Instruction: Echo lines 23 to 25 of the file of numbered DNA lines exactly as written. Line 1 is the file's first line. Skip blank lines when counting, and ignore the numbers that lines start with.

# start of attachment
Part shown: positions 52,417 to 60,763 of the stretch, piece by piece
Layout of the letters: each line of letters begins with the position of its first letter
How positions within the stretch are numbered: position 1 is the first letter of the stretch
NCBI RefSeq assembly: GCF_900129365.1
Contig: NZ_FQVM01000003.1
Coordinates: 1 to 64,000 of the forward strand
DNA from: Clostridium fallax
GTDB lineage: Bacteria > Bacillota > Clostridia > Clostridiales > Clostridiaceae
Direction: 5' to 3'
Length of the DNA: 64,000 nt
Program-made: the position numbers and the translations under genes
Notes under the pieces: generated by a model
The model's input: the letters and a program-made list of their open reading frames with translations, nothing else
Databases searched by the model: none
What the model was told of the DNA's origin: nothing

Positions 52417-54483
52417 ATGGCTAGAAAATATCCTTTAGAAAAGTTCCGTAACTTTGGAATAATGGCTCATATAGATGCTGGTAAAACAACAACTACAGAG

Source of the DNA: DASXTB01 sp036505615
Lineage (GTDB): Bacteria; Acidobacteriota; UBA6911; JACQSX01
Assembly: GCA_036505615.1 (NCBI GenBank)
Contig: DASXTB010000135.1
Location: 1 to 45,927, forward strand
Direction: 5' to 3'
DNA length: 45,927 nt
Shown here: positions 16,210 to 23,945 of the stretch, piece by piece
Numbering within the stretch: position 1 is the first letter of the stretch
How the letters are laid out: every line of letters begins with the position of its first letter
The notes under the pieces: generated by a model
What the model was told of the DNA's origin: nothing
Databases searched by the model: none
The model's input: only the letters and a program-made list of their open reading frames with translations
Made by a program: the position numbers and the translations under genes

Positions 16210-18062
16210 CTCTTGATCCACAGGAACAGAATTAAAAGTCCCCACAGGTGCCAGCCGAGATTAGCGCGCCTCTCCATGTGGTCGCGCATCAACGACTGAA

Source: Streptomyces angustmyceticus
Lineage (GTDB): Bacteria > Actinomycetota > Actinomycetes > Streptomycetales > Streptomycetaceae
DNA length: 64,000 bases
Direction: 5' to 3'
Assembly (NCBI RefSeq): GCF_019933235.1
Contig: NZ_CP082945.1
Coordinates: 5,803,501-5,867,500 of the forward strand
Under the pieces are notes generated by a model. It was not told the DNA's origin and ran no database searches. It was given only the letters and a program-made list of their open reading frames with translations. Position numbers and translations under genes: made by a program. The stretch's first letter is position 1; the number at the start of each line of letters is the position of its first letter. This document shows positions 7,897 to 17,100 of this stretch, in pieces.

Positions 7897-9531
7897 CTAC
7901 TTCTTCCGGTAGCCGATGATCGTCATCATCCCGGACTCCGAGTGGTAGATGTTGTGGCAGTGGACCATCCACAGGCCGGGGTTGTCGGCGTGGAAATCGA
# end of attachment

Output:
Direction: 5' to 3'
DNA length: 45,927 nt
Shown here: positions 16,210 to 23,945 of the stretch, piece by piece